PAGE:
Sexual Violence against Women in STEM: A Test of Backlash Theory Among Undergraduate Women

Dennis E. Reidy, Laura F. Salazar, Elizabeth Baumler, Leila Wood, Leah E. Daigle

Research output: Contribution to journalArticlepeer-review

2 Scopus citations


It has been argued that increasing the number of women in the science, technology, engineering, and math (STEM) fields could mitigate violence against women by advancing gender equality. However, some research points to a “backlash” effect wherein gains in gender equality are associated with heighted sexual violence (SV) against women. In this study, we compare SV against undergraduate women majoring in STEM disciplines to those majoring in non-STEM disciplines. Data were collected between July and October of 2020 from undergraduate women (N = 318) at five institutions of higher education in the United States. Sampling was stratified by STEM versus non-STEM majors and male-dominated versus gender-balanced majors. SV was measured using the revised Sexual Experiences Survey. Results indicated that women majoring in STEM disciplines that are gender balanced reported more SV victimization in the form of sexual coercion, attempted sexual coercion, attempted rape, and rape compared to their peers in both gender-balanced and male-dominated non-STEM and male-dominated STEM majors. These associations held even after controlling for age, race/ethnicity, victimization prior to college, sexual orientation, college binge drinking, and hard drug use during college. These data suggest that the risk of repeated SV victimization within STEM populations may be a threat to sustained gender parity in these fields and ultimately to gender equality and equity. Gender balance in STEM should not be furthered without addressing the potential use of SV as a potential means of social control over women.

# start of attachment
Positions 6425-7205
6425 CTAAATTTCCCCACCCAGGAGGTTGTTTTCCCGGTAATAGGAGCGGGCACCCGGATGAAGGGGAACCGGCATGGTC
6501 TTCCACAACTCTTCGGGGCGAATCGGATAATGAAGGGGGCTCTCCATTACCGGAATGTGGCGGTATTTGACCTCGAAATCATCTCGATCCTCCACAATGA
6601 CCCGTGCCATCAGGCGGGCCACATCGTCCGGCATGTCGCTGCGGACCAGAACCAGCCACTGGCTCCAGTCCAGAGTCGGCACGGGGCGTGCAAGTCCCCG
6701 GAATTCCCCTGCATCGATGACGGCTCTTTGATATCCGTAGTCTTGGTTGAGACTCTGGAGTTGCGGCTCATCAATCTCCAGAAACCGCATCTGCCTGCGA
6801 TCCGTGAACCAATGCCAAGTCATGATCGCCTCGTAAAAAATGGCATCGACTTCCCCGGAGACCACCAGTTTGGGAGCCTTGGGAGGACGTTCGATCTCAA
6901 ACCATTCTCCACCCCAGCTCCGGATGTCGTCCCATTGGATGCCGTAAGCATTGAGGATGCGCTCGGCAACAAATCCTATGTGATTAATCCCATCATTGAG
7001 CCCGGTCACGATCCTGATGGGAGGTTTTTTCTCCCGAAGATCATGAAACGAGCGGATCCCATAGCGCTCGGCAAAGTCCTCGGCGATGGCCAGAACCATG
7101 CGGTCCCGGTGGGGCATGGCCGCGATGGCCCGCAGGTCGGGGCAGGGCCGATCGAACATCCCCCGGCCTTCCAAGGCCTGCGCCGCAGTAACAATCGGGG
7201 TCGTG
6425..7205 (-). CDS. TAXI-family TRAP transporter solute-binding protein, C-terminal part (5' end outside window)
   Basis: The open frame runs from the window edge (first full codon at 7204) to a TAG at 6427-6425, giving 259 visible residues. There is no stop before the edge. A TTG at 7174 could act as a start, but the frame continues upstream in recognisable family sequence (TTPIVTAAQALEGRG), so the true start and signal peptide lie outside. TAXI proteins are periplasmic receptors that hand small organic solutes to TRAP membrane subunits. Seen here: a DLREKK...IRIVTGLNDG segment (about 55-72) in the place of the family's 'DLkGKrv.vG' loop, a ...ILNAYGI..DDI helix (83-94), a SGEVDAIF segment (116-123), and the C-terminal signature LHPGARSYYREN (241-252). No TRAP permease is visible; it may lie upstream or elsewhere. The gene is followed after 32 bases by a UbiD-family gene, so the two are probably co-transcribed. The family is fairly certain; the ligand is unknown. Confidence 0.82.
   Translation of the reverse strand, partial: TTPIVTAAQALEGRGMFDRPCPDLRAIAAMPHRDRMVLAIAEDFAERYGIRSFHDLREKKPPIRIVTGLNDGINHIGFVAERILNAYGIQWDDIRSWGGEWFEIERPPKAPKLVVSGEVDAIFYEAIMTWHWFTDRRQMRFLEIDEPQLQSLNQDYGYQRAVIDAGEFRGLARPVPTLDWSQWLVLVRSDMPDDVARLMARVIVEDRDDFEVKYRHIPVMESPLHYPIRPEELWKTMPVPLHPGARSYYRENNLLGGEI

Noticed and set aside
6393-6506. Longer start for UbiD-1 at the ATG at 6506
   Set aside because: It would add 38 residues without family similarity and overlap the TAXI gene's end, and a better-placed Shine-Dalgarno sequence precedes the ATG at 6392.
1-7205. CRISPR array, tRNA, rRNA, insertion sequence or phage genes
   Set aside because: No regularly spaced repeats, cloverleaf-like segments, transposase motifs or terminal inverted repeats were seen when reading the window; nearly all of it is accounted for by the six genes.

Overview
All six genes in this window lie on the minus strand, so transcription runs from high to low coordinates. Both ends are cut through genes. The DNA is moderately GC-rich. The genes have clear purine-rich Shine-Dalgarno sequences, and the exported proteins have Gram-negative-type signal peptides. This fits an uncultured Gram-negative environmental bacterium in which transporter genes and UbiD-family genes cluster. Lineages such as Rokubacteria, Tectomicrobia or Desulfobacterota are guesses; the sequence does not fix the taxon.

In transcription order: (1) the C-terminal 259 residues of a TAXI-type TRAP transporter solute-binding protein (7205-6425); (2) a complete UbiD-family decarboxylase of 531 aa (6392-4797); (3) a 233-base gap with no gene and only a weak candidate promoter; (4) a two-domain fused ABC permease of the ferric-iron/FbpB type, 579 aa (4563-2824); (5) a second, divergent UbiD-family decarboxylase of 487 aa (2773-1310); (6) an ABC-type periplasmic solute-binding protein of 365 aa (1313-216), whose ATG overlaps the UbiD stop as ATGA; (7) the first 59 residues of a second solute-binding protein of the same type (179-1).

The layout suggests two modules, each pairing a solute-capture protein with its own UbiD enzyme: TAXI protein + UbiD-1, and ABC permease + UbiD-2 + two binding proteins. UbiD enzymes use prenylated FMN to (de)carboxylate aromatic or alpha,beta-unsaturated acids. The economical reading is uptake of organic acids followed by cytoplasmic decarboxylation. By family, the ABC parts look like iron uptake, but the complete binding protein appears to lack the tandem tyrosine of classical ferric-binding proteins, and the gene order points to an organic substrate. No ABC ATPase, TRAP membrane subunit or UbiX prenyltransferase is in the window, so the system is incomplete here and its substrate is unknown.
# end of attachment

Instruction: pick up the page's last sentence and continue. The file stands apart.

Original languageEnglish (US)
Pages (from-to)8357-8376
Number of pages20
JournalJournal of Interpersonal Violence
Issue number13-14
StatePublished - Jul 2023


  • sexual assault
  • sexual violence
  • violence against women

ASJC Scopus subject areas

  • Clinical Psychology
  • Applied Psychology


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